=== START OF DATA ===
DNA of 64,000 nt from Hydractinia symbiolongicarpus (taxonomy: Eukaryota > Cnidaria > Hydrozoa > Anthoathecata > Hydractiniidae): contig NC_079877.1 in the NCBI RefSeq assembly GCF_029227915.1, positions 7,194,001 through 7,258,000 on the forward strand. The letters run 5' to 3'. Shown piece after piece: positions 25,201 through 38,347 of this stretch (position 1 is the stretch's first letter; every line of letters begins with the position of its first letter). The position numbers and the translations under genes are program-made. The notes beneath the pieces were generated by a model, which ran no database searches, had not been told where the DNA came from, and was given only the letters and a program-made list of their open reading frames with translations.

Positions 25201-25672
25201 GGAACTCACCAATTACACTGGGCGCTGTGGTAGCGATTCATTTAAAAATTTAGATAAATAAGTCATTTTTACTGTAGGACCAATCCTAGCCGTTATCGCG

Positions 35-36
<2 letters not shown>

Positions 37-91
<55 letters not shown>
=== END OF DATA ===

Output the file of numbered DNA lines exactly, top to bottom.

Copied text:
DNA of 64,000 nt from Hydractinia symbiolongicarpus (taxonomy: Eukaryota > Cnidaria > Hydrozoa > Anthoathecata > Hydractiniidae): contig NC_079877.1 in the NCBI RefSeq assembly GCF_029227915.1, positions 7,194,001 through 7,258,000 on the forward strand. The letters run 5' to 3'. Shown piece after piece: positions 25,201 through 38,347 of this stretch (position 1 is the stretch's first letter; every line of letters begins with the position of its first letter). The position numbers and the translations under genes are program-made. The notes beneath the pieces were generated by a model, which ran no database searches, had not been told where the DNA came from, and was given only the letters and a program-made list of their open reading frames with translations.

Positions 25201-25672
25201 GGAACTCACCAATTACACTGGGCGCTGTGGTAGCGATTCATTTAAAAATTTAGATAAATAAGTCATTTTTACTGTAGGACCAATCCTAGCCGTTATCGCG

Positions 35-36
<2 letters not shown>

Positions 37-91
<55 letters not shown>